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Richard Wellman and the Reform of American Probate Law, 40 Georgia Law Review 1093 (2006)


Richard Wellman was a national treasure. He was our most

knowledgeable and influential authority on probate procedure, that

is, on the processes for administering decedents' estates.

By the middle decades of the twentieth century, when Wellman's

career took shape, many American probate courts were a disgrace.

Their rules, mostly embodied in state statutes, required court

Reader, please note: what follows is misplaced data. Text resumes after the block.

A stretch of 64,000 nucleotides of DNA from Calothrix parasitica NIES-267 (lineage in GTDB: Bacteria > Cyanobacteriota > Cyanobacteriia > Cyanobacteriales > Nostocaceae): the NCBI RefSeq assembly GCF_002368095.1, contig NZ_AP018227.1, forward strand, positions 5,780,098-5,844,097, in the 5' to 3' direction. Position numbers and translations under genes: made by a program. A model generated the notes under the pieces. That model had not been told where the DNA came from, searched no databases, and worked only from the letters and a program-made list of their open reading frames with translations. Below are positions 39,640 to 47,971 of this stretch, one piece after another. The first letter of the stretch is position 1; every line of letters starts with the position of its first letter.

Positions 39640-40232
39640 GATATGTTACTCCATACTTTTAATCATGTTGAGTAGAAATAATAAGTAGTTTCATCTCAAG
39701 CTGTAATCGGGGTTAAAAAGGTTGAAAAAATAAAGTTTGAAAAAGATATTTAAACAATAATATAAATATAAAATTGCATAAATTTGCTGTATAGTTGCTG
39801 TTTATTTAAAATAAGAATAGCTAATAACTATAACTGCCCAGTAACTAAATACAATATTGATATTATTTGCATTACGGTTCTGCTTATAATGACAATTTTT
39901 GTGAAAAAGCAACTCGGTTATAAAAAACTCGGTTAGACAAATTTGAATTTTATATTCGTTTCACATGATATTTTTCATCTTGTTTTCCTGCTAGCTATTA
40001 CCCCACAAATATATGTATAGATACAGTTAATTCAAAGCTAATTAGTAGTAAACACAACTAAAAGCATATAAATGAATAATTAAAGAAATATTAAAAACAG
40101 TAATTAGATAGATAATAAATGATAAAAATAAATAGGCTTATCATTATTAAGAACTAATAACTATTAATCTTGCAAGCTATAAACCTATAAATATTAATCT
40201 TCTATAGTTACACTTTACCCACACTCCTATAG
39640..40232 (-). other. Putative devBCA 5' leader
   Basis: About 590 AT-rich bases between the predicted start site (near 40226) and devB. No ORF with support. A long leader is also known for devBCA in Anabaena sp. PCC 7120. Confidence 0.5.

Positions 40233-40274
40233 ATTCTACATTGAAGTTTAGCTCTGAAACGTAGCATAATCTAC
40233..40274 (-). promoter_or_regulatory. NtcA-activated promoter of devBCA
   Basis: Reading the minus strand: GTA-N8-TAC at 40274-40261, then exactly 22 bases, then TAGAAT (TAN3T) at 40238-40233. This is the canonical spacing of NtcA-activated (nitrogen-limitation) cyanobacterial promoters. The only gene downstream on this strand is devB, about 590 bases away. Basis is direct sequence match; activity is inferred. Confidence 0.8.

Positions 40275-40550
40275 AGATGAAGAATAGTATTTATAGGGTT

supervision of the most routine steps in the work of winding up the

estate, paying the creditors, and transferring the remaining

property to the heirs or devisees. Lawyers, probate judges, and

court functionaries prospered doing makework at the expense of

widows and orphans and charities.

Wellman devoted his life to cleaning up American probate. He

worked mainly through the Uniform Law Commission, which in the

mid-1960s chose him to be the Reporter and chief architect for a

reformed probate system, now known as the Uniform Probate Code

(UPC). Wellman led a team of able co-Reporters, including William

F. Fratcher, Edward C. Halbach, Jr., and Eugene F. Scoles. The

Uniform Law Commission promulgated the Code in 1969.

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